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Salzburg Cutler Fellow Serves as Rapporteur for Public Sector Strategy Network Meeting
Ashley Finger taking notes at the annual meeting of the Public Sector Strategy Network
Salzburg Cutler Fellow Serves as Rapporteur for Public Sector Strategy Network Meeting
Ashley Finger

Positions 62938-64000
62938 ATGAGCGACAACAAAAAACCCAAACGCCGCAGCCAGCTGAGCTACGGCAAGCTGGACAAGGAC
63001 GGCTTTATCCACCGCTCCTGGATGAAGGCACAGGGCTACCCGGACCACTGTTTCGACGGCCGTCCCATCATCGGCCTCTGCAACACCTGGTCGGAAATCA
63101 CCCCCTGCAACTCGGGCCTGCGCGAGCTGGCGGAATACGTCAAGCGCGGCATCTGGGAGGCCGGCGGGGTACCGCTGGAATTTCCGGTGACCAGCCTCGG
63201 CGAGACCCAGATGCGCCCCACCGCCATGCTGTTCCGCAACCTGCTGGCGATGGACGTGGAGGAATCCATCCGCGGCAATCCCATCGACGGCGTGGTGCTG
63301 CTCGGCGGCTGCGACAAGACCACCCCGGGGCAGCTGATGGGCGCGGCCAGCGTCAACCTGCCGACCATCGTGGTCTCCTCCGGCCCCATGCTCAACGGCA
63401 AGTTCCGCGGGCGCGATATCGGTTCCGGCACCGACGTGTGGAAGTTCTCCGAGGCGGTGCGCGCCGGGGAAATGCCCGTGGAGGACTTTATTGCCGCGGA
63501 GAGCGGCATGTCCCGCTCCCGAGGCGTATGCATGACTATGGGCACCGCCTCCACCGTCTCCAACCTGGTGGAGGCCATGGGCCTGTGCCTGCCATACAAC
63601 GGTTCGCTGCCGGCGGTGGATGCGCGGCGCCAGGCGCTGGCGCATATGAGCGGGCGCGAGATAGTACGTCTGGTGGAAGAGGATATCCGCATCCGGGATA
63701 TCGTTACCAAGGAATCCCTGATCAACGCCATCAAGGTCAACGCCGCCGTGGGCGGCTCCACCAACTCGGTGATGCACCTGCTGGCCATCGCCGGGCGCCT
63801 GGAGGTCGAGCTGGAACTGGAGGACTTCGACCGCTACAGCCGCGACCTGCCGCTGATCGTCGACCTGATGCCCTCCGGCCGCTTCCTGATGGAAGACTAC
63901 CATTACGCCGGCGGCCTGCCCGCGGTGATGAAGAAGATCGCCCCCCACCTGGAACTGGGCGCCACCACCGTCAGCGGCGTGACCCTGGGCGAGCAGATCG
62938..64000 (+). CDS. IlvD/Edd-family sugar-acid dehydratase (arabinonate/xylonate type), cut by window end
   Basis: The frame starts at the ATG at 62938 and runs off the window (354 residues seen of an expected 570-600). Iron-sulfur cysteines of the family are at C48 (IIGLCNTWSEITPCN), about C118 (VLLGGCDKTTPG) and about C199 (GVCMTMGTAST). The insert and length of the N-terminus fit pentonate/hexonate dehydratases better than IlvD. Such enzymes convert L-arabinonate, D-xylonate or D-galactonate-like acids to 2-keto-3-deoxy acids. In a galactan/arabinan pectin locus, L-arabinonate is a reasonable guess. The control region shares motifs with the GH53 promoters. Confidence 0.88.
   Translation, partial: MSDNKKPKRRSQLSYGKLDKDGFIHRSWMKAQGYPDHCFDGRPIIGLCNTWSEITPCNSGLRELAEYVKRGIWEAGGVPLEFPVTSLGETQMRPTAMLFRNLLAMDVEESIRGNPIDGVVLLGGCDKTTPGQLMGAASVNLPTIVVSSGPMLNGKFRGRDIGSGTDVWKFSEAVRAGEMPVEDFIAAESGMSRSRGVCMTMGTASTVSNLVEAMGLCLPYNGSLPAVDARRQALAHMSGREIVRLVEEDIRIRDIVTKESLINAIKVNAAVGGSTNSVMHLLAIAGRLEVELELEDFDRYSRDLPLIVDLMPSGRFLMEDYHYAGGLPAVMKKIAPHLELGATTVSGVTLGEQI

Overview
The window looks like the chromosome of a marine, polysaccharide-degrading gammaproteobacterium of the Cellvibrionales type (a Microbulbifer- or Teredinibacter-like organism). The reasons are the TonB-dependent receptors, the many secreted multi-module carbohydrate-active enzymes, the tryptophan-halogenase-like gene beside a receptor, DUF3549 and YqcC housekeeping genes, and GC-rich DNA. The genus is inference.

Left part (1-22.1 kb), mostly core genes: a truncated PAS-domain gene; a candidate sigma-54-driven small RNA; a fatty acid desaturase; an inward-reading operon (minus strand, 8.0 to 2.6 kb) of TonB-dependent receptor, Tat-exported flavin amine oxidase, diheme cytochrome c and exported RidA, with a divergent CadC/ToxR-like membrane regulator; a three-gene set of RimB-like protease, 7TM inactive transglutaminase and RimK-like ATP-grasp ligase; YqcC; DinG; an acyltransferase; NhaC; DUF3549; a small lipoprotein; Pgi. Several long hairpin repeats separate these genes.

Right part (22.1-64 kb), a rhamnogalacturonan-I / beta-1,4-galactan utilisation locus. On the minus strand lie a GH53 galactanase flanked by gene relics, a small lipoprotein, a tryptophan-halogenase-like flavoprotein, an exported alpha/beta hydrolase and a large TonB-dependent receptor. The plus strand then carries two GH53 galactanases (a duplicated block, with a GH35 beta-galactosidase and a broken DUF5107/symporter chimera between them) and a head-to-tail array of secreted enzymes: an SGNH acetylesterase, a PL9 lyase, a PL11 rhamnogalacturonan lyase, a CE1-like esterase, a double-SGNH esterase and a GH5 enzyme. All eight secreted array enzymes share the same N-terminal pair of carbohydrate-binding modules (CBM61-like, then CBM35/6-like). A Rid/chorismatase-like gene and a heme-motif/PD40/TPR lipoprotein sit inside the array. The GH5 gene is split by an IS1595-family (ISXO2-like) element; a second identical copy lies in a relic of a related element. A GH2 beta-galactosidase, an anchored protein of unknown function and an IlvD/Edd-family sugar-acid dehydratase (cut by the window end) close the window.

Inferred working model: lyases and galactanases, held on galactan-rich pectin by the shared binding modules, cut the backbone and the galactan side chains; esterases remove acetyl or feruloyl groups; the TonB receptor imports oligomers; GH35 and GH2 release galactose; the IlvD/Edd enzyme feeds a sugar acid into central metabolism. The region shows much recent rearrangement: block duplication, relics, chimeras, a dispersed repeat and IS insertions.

This article was first published by the University of Virginia's School of Law. To visit the original article, please click here. Ashley Finger, a 2018 graduate of the University of Virginia School of Law and a participant in this year’s Salzburg Cutler Fellows Program, recently served as rapporteur for the Salzburg Global Seminar. From May 13-15 in Salzburg, Austria, she documented the conference “Mechanics for the Future: How Can Governments Transform Themselves?” The public policy meeting drew high-level representatives from governments around the world. My primary role as rapporteur to the Salzburg Global Seminar, held earlier this month, was to take detailed notes on the proceedings, which will be synthesized into a final report and published by Salzburg Global Seminar sometime this summer. The report will analyze themes in government innovation based on the panels, workshops and talks. The experience ended up being much less pen-to-paper and much more engaging than I thought it would be. I got to participate in a policymaking simulation on the use of artificial intelligence in health care decisions, and I was able to meet and engage with public-sector leaders from around the world, often about substantive, global issues. Representatives came from all over, including Australia, Japan, United Arab Emirates, Portugal, the U.K., France and Finland, to name a few. Participants included secretaries of state, ministers, agency directors and senior advisers. Everyone was simultaneously incredibly accomplished and down-to-earth with boundless positive energy and enthusiasm for improving their countries and the world. What stood out to me the most about this experience is how it blended together the many facets of my career. As a former physicist (although, the physics community would say there is no such thing as a former physicist, only a physicist who has changed careers), I was able to engage with the technological aspects of the discussions, which allowed for greater understanding of the policy implications. And as a former intern with the U.S. House of Representatives Committee on Science, Space, and Technology, I had both working knowledge of the policymaking process and a background in some of the subject areas, such as autonomous vehicles — a field that has developed tremendously since my time on Capitol Hill. In addition, some of the more unconventional classes I've taken in law school enriched my experience. Professor Mila Versteeg's Comparative Constitutional Law course proved invaluable in grasping the varied government structures at play in the discussions. Professor John Norton Moore's seminar, War and Peace: New Thinking About the Causes of War and War Avoidance, gave me a more nuanced perspective on intergovernmental relations. The conference was organized by Salzburg Global Seminar, an organization based in Salzburg with an office in Washington, D.C., that regularly organizes topical conferences and seminars to share knowledge across governmental entities. Participants discuss both successes and failures in order to learn from one another. The event was co-hosted by the Abu Dhabi Crown Prince Court (a center for government innovation and citizen interface in Abu Dhabi, United Arab Emirates) and Apolitical, a journalism organization focused on sharing stories in government innovation. Mechanics for the Future: How Can Governments Transform Themselves? is part of the Public Sector Strategy Network, a multi-year initiative held in partnership with the Abu Dhabi Crown Prince Court and in cooperation with Apolitical. More information on this session can be found here.